Without a doubt The Freedom Game is like no other piece I shall experience all year. Its unique selling point is that it is a community opera involving literally thousands of people from various schools, choirs and other organisations in Surrey, but it does not survive on that fact alone. It works because the idea is innovative, the music clever, and the choreography deliberately geared to creating strong visual effects through co-ordinating huge numbers of people.
Directed by Karen Gillingham, the opera was created by composer Hannah Conway and librettist Richard Stilgoe to commemorate the 800th anniversary of the signing of Magna Carta. It sees a Dictator (an excellent Keel Watson) roll back time to remove all of the freedoms that we enjoy today such as the rights to vote, strike and worship freely. Then Sam (Ewan Murphy), a normal boy from an ordinary Surrey family, endeavours to win them back one by one by playing The Freedom Game since computers are the one thing he understands better than adults.
In the gargantuan Albert Hall the action occurred in the arena: the Surrey Arts Community Orchestra occupied the stage, while the vast numbers of singers took up all of the choir as well as some of the normal stalls. With so many people to co-ordinate there were several additional conductors who watched the central maestro (a superb Tim Murray) on monitors and ensured that the various sections of the hall remained in time. The dance routines in the arena involved adults and children of all ages, and worked well for two reasons. On the one hand, they were clearly choreographed (by Katie Green and Hannah Batley) to create mass effects that did not necessarily depend on every dancer being perfect the entire time. On the other, it was obvious that the cast was talented and had been well rehearsed so that the standard of performance was very high.
Conway’s music was interesting as it drew on a wide range of sources. There were traces of Greensleeves, Carmen, Die Fledermaus, The Rite of Spring, Fiddler on the Roof, West Wide Story, Sweeney Todd and The Young Person’s Guide to the Orchestra to be found in it, but it was the fact that the references never felt overt but rather like subtle meditations on their sources that made the score feel so fresh. It certainly did not inspire me to jump on each one in the same way as Debussy claimed he wanted to rise and doff his hat every time he heard a leitmotif in Der Ring des Nibelungen.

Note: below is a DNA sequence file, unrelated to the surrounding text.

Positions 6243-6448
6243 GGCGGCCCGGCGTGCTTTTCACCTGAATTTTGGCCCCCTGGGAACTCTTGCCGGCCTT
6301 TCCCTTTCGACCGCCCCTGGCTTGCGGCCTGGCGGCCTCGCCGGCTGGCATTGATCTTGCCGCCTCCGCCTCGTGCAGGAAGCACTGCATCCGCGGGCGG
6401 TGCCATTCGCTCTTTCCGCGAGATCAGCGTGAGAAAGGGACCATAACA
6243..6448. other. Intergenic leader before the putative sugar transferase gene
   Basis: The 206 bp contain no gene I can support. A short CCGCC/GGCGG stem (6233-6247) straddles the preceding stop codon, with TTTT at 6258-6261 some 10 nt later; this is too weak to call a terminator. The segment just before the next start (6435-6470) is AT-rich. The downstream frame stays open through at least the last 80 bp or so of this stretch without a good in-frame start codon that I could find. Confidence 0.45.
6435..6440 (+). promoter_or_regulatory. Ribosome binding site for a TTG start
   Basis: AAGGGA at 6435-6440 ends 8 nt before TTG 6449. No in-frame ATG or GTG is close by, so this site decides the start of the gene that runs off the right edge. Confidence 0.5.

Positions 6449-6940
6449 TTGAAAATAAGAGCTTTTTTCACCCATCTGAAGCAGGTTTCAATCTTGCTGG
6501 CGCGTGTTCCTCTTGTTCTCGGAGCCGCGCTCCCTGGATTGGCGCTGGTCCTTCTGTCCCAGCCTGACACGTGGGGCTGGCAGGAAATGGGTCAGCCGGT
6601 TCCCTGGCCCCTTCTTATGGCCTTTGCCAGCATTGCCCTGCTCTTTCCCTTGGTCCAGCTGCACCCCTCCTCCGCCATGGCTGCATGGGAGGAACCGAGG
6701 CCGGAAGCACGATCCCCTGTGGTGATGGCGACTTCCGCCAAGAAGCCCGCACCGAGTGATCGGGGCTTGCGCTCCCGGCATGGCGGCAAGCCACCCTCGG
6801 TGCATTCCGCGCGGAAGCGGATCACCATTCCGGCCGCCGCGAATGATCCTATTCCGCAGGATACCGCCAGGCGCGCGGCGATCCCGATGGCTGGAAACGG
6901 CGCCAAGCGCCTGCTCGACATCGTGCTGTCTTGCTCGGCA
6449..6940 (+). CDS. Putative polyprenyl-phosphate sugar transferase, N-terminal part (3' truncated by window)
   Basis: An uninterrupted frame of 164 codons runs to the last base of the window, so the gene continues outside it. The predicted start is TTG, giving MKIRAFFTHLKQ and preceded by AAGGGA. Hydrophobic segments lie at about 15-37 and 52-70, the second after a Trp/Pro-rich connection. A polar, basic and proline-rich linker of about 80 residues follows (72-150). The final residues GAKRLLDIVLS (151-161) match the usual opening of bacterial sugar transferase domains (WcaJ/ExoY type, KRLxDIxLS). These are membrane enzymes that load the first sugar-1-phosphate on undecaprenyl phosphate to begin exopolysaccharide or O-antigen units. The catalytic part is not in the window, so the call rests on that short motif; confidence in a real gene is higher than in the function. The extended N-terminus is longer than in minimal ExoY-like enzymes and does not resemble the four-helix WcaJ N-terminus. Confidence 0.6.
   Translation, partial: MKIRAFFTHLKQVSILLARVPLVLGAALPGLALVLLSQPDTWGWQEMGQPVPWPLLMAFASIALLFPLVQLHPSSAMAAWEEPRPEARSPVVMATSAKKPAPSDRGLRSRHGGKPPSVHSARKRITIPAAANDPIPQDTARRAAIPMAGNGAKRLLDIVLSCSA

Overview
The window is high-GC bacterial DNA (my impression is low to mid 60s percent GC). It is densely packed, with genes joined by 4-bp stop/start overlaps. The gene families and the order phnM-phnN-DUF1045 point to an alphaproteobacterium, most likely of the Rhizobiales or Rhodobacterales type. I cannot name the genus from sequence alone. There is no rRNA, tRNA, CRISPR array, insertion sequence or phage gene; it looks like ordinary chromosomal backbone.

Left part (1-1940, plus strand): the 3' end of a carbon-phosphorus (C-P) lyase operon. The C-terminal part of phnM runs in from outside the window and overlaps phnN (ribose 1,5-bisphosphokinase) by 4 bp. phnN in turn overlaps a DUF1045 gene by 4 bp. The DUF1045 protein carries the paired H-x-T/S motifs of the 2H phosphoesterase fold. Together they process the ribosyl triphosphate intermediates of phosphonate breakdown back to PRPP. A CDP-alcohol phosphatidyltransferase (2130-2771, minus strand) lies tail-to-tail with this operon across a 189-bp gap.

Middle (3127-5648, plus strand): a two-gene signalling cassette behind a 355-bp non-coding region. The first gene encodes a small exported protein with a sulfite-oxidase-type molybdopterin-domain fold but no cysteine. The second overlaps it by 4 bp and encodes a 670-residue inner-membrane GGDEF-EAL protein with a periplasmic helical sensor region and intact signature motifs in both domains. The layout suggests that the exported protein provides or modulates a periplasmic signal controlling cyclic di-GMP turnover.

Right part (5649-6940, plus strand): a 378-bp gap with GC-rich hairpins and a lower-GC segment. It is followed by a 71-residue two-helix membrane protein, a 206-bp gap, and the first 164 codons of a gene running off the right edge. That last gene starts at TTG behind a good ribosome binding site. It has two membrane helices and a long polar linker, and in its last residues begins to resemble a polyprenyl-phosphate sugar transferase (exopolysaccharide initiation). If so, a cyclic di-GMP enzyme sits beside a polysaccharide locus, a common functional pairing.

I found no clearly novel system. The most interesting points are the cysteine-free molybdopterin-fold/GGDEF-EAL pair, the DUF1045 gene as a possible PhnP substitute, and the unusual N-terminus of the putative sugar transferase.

Although initially the analysis of rights felt rather shallow as there was no consideration of what made a right a right (I do not recall any references to Hobbes or Locke), as the evening went on the study became more profound. The Dictator employed a policy of ‘divide and rule’ to make Sam jealous that only his sister had a hamster, even to the point where he preferred depriving his sister of hers to being the only one to miss out.
The freedom of speech section explored how one person exercising their right to say as they pleased could be poisonous or offensive to someone else. Similarly, the question was raised of how the right to eat worked in practice since one person exercising it to the limit by consuming everything meant that another starved. At the end the Dictator confronted Sam, arguing that in twenty years’ time everything that had been achieved up to now would be seen as paltry, only to be met with the response that the current situation is not the end product and that the world intends to continue the never-ending fight for liberty.
With the evening also featuring giant puppets representing eight figures who had contributed to the struggle for freedom over the centuries, a turn from the Orchestra of Unlimited Potential and even some audience participation, the co-ordination exercise to bring everything to fruition was remarkable in its own right. Indeed, it seemed a shame that so much effort went into just one performance, although the evening was filmed and will become available on DVD. The Freedom Game may not have been every opera-goer’s idea of a good night out, but taking it on its own terms it proved to be a most impressive and enjoyable creation.